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The 5 Times I Tried to Tell My Family About My Depression, and the Time They Finally Listened


The first time I tried to tell my family I had depression, I was shot down pretty quickly. I was only 11 years old at the time. What would she know about depression? That’s what everyone thought. An 11-year-old child shouldn’t have depression, couldn’t have depression because children don’t know what true sadness is.

So with that, the topic was quickly forgotten by my family.

The second time I tried to tell my family I had depression, no one listened. It was at Thanksgiving so everyone was more preoccupied with family, decorations and food. When will they arrive? What food are we making? Please, be quiet. The holidays are coming up.

For nearly five days that Thanksgiving break, I was forced to put a smile on my face and act like I was enjoying the holidays when I felt gloomy and dark on the inside. Everything was making me more tired and sad. No one saw my internal struggle.

The third time I tried to tell my family I had depression, I was called an “attention-seeking brat.” No one believed me. I was 12 years old this time, only one year older. How can a preteen know about depression? The same excuses were used to cover up what I really felt on the inside. After being yelled at and insulted for the next 30 minutes, I gave up, closed my mouth and agreed with what they said.

Everything got worse as I continued to deny my depression. At the age of 13, I met a group of people who I should have walked away from. They introduced me into the world of danger, cigarettes, alcohol, self-harm and marijuana. You name it, we did it.

I was 13 when I started self-harming. I was 14 when I started smoking. I was 15 when I started drinking. Now, I’m not saying any of these things helped. They didn’t. They made it worse.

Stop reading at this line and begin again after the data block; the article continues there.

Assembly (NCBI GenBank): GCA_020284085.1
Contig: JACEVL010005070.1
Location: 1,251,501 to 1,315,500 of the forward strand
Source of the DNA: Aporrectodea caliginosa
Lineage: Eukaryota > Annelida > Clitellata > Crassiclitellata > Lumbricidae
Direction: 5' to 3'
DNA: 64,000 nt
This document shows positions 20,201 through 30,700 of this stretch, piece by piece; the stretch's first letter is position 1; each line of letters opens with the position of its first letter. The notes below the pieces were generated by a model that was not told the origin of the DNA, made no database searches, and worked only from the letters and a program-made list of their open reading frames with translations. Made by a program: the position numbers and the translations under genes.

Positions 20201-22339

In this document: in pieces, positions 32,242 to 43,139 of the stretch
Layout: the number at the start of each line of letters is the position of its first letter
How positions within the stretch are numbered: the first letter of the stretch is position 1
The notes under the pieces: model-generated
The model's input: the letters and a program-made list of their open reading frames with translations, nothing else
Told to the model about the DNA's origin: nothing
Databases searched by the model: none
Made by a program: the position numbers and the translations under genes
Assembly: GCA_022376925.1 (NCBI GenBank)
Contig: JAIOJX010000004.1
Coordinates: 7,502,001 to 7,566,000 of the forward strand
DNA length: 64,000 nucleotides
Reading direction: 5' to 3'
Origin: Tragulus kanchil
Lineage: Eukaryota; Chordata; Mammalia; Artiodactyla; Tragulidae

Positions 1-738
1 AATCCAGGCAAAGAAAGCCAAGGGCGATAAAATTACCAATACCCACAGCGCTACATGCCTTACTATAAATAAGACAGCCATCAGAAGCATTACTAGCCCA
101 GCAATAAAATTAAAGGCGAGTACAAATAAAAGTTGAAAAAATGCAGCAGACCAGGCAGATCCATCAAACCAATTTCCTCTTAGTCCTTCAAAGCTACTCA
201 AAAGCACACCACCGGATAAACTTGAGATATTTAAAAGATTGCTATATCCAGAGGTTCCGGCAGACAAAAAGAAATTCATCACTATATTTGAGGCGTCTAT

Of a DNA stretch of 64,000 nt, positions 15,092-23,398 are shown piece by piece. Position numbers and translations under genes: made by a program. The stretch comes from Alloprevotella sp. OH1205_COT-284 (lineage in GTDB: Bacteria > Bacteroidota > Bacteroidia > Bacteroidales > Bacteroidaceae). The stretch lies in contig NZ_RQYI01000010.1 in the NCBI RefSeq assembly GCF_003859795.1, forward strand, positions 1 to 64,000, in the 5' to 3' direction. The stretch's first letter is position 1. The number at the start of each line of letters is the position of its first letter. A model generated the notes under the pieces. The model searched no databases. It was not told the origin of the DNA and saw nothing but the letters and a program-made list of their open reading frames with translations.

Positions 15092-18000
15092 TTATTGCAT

Never ever do what I did. The drinking, smoking, self-harm — none of it helped me. They would relieve how I felt for a little while before everything would come rushing back full force. I’d feel dead again. I wanted help. I didn’t want to live like I did at 15 any longer.

The fourth time I tried to tell my family I had depression, only one person seemed to finally listen, my brother. He looked at me longer, noticed when I got too quiet and tried to initiate some sort of funny conversation, bought me little things that meant a lot to me and was just there for me when things got tough.

While this was nice, I wanted help, but no one came. I prayed to God for months. I prayed to him for so long. I was bawling my eyes out and whispering under my breath in my bedroom at 4 a.m., just asking him for anything. Give me a sign that at least you care about me. Give me a sign it’s worth going through what I’m going through.

There was no sign. Not only did I lose the faith I had in my family, I lost the faith in the only being I thought was there for me. I gave up.

The fifth time I tried to tell my family I had depression, no one said anything. I said nothing. After a few minutes, I got up and left the room, left the house. I went to the river nearby and sat there with tears streaming down my face, wondering was it worth it. It would have been easier to just jump off that bridge.

The sixth time I told my family I had depression, my mom finally listened. She hasn’t set me up with a doctor yet, but she’s going to soon. She believes I have depression now, at least she and my brother do. I have scars I wish to never show anyone. I don’t have faith in anyone, not even myself anymore.

I’m only 17 years old and I’ve felt like I haven’t belonged in this world more than I should have ever had to feel. I’m still broken. It’s still hard. It’s still a struggle to wake up in the morning and actually get something to eat. Just because something is a struggle doesn’t mean you should give up. I guess the moral of this story is to never give up on yourself. You may not see it right now, but everything you’re going through is going to be worth it in the end. All the pain, all the struggles, all the tears and frustrations, all the endless torment, it is all worth it. You are worth it. 

If you or someone you know needs help, visit our suicide prevention resources page.

If you need support right now, call the Suicide Prevention Lifeline at 1-800-273-8255.


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